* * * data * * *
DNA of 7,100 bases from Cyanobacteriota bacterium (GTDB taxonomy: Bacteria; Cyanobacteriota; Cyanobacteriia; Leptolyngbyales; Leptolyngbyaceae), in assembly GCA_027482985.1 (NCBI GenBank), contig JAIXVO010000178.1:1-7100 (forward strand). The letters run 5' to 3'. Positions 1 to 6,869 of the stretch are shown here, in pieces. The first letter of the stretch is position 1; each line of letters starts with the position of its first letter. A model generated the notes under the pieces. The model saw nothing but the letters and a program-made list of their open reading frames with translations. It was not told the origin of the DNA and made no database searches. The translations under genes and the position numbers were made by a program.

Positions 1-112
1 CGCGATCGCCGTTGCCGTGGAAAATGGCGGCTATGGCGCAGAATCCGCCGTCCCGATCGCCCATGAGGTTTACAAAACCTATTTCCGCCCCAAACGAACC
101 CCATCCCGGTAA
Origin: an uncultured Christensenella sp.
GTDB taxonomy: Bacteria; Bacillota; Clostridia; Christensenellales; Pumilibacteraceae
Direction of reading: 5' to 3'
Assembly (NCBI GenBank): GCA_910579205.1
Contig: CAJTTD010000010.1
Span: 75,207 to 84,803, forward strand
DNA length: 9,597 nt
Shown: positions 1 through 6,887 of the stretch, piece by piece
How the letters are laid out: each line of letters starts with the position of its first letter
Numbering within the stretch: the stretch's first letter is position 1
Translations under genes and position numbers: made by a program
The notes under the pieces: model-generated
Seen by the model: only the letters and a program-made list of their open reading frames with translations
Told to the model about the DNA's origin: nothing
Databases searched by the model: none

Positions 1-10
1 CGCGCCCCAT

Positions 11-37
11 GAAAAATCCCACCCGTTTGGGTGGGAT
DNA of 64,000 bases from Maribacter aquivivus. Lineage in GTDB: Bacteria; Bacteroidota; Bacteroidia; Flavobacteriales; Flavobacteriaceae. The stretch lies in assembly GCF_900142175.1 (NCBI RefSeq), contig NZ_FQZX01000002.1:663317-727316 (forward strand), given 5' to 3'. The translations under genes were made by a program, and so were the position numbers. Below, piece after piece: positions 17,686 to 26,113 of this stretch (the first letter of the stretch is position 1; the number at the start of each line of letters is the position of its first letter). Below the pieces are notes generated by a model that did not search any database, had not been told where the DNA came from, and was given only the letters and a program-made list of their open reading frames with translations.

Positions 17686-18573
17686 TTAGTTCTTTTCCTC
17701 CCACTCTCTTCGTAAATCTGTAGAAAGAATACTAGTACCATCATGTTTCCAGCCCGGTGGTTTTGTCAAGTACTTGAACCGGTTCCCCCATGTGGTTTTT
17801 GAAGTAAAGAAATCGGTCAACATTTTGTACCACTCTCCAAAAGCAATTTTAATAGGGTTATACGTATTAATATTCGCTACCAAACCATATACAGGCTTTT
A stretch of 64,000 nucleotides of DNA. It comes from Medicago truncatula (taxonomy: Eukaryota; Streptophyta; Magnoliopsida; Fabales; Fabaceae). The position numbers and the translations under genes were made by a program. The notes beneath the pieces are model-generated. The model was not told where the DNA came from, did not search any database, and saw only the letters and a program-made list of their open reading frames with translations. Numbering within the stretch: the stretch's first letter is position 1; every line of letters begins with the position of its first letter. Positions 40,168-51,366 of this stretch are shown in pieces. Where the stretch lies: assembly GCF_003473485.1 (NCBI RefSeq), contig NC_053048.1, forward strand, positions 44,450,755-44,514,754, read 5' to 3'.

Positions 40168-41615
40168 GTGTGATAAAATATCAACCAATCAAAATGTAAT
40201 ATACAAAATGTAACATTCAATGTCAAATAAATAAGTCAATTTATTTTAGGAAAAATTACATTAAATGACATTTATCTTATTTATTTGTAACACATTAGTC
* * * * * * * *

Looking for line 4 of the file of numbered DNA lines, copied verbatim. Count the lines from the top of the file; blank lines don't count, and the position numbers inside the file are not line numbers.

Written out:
101 CCATCCCGGTAA